Regulatory Forbearance in the U.S. Insurance Industry: The Effects of Eliminating Capital Requirements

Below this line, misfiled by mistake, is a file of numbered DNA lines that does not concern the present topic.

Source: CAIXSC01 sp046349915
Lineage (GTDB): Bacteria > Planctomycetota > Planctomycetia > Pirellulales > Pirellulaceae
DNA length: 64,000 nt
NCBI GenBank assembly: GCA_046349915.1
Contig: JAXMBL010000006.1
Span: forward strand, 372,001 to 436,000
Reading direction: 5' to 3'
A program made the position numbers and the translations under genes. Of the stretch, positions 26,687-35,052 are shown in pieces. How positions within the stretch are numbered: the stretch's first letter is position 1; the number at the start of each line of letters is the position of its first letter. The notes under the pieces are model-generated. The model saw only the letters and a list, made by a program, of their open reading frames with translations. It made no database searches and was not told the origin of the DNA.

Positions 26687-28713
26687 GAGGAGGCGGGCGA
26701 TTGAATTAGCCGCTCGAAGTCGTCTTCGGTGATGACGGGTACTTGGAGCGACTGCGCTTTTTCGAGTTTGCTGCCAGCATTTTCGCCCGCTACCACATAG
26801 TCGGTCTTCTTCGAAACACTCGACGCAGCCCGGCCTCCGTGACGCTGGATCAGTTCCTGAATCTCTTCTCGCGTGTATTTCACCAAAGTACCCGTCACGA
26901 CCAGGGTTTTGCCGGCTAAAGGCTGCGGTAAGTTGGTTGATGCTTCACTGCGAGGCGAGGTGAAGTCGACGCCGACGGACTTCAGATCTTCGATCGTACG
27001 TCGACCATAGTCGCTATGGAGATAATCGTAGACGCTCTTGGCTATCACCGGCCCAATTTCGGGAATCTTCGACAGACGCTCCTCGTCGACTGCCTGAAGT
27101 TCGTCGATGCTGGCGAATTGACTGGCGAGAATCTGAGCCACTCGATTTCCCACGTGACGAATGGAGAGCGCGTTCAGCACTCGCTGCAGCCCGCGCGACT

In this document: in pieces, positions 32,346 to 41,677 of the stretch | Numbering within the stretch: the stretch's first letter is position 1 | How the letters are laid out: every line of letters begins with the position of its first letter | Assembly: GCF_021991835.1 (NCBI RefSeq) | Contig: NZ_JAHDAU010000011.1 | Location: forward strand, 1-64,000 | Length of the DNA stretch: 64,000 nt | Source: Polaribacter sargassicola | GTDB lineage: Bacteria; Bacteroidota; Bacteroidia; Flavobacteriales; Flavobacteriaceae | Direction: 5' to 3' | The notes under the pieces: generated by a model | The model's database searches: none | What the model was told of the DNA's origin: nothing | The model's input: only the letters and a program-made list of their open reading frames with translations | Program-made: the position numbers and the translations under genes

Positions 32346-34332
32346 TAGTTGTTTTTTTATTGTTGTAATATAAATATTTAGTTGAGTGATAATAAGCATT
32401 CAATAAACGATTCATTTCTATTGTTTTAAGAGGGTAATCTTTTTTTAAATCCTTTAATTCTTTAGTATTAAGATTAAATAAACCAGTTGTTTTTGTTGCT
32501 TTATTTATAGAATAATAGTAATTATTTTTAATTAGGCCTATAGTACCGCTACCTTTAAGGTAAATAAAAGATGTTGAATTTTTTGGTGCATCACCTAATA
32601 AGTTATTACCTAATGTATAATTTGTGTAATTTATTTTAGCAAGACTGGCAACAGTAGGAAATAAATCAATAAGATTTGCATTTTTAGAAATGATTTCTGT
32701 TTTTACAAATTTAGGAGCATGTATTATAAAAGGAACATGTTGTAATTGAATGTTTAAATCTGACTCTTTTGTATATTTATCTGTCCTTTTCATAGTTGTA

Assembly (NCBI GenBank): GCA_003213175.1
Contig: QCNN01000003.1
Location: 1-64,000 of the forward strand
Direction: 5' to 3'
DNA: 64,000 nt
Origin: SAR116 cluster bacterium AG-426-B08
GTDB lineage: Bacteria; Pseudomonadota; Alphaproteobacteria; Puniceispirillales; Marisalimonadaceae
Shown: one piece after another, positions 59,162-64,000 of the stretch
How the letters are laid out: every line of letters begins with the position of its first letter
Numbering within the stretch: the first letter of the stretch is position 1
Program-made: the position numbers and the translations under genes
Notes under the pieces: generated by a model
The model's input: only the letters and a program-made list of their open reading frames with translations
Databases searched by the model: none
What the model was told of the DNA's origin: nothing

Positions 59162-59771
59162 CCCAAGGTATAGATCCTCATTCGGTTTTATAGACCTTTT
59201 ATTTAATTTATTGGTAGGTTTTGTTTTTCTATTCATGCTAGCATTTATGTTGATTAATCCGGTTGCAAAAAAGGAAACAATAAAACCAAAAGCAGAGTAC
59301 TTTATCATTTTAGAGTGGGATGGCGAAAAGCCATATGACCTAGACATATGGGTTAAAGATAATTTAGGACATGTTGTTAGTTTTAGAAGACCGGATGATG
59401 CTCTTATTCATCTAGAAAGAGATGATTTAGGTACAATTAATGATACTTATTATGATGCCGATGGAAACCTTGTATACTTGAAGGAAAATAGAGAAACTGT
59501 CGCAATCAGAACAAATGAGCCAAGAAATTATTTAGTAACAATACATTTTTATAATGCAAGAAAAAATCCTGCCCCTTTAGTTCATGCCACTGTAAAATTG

This paper documents the long-run effects of an important reform of capital regulation for U.S. insurance companies in 2009. We show that its design effectively eliminates capital requirements for (non-agency) MBS, implying an aggregate capital relief of over $18bn at the time of the reform. By 2015, 40% of all high-yield assets in the overall fixed-income portfolio are MBS investments. This result is primarily driven by insurers‘ reduced propensity to sell poorly-rated legacy assets. Using a regression discontinuity framework, we can attribute this behavior to capital requirements. We also provide evidence that the insurance industry, driven by large life insurers, crowds out other investors in the new issuance of (high-yield) MBS post reform. Our findings are consistent with the view that the regulation and supervision of the U.S. insurance sector is influenced by short-term industry interests.